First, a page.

While perhaps currently better known as a sculptor, in fact William Turnbull enjoyed critical success within both painting and sculpture, working across both disciplines throughout his career. His first solo exhibition, at the Hanover Gallery in 1952, showed paintings alongside sculptures and he continued to exhibit in this way, including at his retrospectives at the Tate Gallery in 1973 and the Serpentine Gallery in 1995-6.
In the mid-1950s Turnbull’s paintings took as their starting point the human head, the image emerging from a series of gestural marks, these were to become increasingly abstracted and showed an affinity with Art Brut. He was amongst the many British artists inspired by the ambitious and large-scale Abstract Expressionist paintings shown in Modern Art in the United States at the Tate Gallery in January - February 1956. In early 1957, Turnbull visited New York for the first time, where the collector Donald Blinken introduced him to a circle of American artists, including Mark Rothko and Barnett Newman, with whom he maintained ongoing friendships. Even before his trip, Turnbull had begun to make monochrome paintings and from this point on, he rejected figurative imagery, and even notions of shape, in order to create paintings based on pure sensation, in which the act of painting and the experience of the viewer would be as direct as possible.
Between 1957 and 1962, we see Turnbull experimenting widely with expansive fields of colour – he produces paintings of a single colour bordered by thin bands of other hues, sometimes he adds a wide band at the bottom, sometimes a thin channel of opposing colour bisects the picture, and occasionally he employs more gestural marks, floating in squares (see for example No.1, 1959, Tate Gallery collection). There are also a number of paintings in which Turnbull places two tones of the same colour (often red and dark red), side by side, vertically, or, as we see in 14-1960 (Mauve Swell), one colour curving around another.
In 14-1960 (Mauve Swell) the edges where the three colours meet are not sharply defined, but pleasingly soft and imperfect. There are similar compositions from 1960, in which Turnbull uses tones of the same colour, but here a light, turquoise-blue curves over a lilac-mauve, the mauve seeming to push up against it, as the title suggests. The gentle, forward slope of the form adds to the suggestion of movement, or perhaps more accurately the potential for movement. The addition of black heightens this dynamic effect, and this simple motif is imbued with energy.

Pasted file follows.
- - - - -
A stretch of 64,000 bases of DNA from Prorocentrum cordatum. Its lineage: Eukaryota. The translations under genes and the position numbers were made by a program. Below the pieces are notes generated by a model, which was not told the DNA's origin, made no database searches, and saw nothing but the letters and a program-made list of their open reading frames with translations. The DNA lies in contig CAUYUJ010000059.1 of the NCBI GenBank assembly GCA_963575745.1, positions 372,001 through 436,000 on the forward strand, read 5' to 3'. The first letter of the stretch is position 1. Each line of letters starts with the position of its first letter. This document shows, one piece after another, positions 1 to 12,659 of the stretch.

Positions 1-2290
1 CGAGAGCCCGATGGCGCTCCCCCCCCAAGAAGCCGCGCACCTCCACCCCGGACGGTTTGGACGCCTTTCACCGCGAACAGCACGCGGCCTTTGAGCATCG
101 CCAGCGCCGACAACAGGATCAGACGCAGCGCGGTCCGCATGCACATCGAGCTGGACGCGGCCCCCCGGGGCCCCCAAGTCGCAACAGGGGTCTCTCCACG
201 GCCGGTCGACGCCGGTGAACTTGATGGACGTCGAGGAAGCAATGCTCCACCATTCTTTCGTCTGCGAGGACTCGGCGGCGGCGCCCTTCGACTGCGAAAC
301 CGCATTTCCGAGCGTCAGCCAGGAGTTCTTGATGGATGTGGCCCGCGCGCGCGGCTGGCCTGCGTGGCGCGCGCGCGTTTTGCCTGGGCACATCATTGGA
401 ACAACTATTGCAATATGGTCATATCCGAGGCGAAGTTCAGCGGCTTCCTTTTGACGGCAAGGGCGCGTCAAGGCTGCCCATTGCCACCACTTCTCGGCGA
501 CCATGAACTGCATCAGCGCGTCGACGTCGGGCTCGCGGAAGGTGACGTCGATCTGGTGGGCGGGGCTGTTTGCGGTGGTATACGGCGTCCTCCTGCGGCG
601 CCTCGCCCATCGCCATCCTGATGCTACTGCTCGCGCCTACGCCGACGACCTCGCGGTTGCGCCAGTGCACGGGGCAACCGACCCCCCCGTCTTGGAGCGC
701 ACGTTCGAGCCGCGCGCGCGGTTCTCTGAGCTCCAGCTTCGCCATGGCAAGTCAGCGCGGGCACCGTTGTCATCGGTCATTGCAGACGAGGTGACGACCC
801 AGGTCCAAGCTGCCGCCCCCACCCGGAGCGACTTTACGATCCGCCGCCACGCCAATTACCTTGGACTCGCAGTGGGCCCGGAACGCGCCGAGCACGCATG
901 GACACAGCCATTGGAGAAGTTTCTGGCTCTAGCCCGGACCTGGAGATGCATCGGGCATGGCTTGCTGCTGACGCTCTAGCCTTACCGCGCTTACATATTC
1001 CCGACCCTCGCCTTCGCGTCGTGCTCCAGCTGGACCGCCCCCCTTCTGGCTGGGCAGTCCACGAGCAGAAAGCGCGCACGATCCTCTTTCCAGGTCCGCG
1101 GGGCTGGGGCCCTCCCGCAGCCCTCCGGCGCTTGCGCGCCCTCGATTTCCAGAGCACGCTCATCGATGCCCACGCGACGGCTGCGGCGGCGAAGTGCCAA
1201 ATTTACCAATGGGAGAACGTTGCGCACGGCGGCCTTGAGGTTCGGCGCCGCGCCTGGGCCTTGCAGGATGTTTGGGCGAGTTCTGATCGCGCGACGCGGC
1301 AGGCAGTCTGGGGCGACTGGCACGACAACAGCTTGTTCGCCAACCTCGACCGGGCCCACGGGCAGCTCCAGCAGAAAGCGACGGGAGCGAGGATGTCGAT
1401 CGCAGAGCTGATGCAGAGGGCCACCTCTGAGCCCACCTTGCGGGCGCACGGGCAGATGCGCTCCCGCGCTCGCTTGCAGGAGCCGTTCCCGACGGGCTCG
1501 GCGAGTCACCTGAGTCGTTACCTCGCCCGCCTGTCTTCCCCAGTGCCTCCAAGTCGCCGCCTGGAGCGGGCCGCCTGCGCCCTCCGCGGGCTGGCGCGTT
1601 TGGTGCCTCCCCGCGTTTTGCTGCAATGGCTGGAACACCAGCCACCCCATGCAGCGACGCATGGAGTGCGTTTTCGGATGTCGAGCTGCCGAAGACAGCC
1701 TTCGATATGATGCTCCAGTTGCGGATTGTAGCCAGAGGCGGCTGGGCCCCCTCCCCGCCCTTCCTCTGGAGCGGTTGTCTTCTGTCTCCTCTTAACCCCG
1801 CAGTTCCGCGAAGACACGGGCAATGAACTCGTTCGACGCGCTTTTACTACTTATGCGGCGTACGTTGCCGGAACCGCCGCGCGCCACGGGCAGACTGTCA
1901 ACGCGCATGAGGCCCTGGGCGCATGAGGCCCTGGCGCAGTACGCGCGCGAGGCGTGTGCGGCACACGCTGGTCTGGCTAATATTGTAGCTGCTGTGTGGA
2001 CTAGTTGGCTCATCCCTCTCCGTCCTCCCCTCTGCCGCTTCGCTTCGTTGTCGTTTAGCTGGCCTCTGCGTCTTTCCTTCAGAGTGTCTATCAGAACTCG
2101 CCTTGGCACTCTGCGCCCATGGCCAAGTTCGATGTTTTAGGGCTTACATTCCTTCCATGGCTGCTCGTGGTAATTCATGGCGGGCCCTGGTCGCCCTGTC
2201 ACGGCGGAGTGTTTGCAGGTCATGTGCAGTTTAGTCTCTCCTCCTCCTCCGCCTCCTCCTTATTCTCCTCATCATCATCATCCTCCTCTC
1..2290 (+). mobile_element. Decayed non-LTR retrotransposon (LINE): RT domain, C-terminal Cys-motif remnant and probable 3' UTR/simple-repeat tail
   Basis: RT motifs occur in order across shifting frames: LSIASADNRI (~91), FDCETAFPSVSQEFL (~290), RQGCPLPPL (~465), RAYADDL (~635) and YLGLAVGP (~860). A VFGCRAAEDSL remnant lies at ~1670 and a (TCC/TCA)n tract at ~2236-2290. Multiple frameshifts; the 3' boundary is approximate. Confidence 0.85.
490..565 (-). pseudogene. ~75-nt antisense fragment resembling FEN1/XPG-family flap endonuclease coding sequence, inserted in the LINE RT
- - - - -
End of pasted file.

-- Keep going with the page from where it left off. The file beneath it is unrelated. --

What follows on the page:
This curving motif can be traced back to the mid-1950s Head paintings. By the late 1950s, the notion of the head is gone but the circle remains, as we see in a series of gestural works on paper from 1959 in which the circle gradually migrates to the outer edges of the paper until it is just a curve. Here, Turnbull’s paint is thinly applied, retaining the texture of the canvas beneath. In 1961, Lawrence Alloway explained:
‘Materiality in painting has often been identified with the weight of painting lying thickly on the canvas. To Turnbull, however, like Rothko in this respect, materiality is a function of the ground itself. His colour is flat and bodiless as a dye, so that the tangibility of the canvas surface itself is preserved. The luminosity of his colour thus appears to emanate from the surface: it does not… dissolve the surface.’ 1
Note: From the early 1960s Turnbull titled his paintings with a code, denoting the order in which it was painted and the year. Occasionally, as we find here, Turnbull adds his own more descriptive title, see for example Negative Green, or the pair of pictures from 1959 (of which the Tate’s is one) which are subtitled Ying and Yang. We might conclude that this is the 14th painting Turnbull made in 1960, however it is not clear how many paintings he destroyed as he went along, so while his estate also includes a painting titled 20-1960, the notion of 20 paintings does not necessarily correspond to his commercial output.
1 introduction, exh. cat., William Turnbull, Molton Gallery, London, 1960